Moist Heat Methods of Cooking… SORTED!

Moist Header 1

Did you catch dry methods of cooking? Well today we’re looking at the opposite- moist heat methods of cooking.

Strip your skills back to basics for the new year…

1. Braising

braised beef

We’ll start with braising, because it’s kind of an in between method. You start by browning the meat in a pan (most likely sautéing or pan-frying). Then you take it out of the pan, maybe fry off some veg and then deglaze to get all of those awesome flavours on the bottom.

Next up, liquid… plenty of it. Submerge the meat, then cook on a really low heat for a long time. That’s braising.

This method is perfect for tougher cuts of meat like shoulder. They’ll tenderise and eventually start falling apart over time. It can really be one of the best ways to cook and with a bit of planning doesn’t even need much attention. Winner!

Try out this mad skill with this Braised Beef with Pappardelle recipe.

2. Poaching

poached pear

OK, so poaching is definitely a moist cooking technique! When poaching, you’re submerging what you’re cooking in some kind of liquid. It doesn’t have to be water… You can poach in milk, wine or even butter! What is consistent about poaching is the temperature of the liquid… It’s usually pretty low when compared to other techniques like boiling.

As well as being amazing for eggs, poaching is great for keeping food like chicken or fish really juicy. It’s also the ideal technique for keeping things low-fat, if that’s what you’re after (everyone’s ‘healthy’ is different remember!).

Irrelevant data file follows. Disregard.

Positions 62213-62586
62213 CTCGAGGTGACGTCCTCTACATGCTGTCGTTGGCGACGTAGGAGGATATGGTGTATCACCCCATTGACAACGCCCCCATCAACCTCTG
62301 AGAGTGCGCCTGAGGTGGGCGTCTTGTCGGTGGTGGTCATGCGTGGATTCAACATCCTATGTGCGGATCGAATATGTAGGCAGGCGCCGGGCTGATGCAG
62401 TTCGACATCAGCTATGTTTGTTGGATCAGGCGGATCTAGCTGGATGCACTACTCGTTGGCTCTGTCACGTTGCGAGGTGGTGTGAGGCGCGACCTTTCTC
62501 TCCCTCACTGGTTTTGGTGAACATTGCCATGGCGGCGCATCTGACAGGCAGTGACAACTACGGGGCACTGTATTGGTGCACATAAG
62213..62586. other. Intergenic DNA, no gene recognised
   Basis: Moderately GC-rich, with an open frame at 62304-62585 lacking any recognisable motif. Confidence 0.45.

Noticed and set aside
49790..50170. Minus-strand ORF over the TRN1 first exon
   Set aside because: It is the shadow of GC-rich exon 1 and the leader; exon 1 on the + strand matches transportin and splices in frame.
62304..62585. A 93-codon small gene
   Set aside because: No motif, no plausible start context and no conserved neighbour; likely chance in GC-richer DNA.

Give it a go with the Spiced Poached Pears Recipe.

 

3. Steaming

steamed

 

Steaming is an awesome way of cooking and it’s actually used for very different things around the world. Over here in the UK it’s always been a way of cooking vegetables while keeping plenty of nutrients in there. On the other hand, in China steaming is all about cooking meat, fish and even steamed buns, which definitely wouldn’t work in the same way with any other method of cooking.

Try out steaming with this Steamed Chinese Sea Bream Recipe.

 

4. Boiling

Thai Iced Tea

Boiling is an interesting one! It’s probably the simplest of techniques, but has a few different forms that are useful for different things! Again, you’re submerging an ingredient in liquid, but this time it’s probably going to be cooking for a lot less time!

Most often the liquid is water, but you can also bring other liquids such as milk to a rapid boil (where it’s bubbling a lot) then turn it down to a simmer, or keep wine at a rapid boil to reduce it.

There are also two sub categories for the boiling technique:

Simmering

Simmering is more like a type of boiling than a separate technique. It’s just below the rapid boil, but hotter than when poaching and is done for a longer period of time than boiling  Most often it’s used when cooking ingredients in a sauce, or cooking out a sauce to allow the flavours to develop.

Blanching

Almost the opposite of simmering, but still a ‘type’ of boiling! Usually it’s done with rapidly boiling water, and it’s just cooking an ingredient for a few seconds or minutes, depending on what it is. It’s usually done to par-cook ingredients like vegetables, so that they keep their colour and texture and they can be quickly reheated or finished later.

Because you only want to cook an ingredient a little way, a bowl of ice water is usually kept next to the stove, so you can dip your ingredients straight in there and stop the cooking. This is a really chefy way of getting ahead to make things easier at the last minute… Great for dinner parties!

There’s no better recipe to try boiling than Thai Iced Tea.

You can catch the original piece we wrote for Tumblr here. What’s your favourite method of cooking? Let me know…

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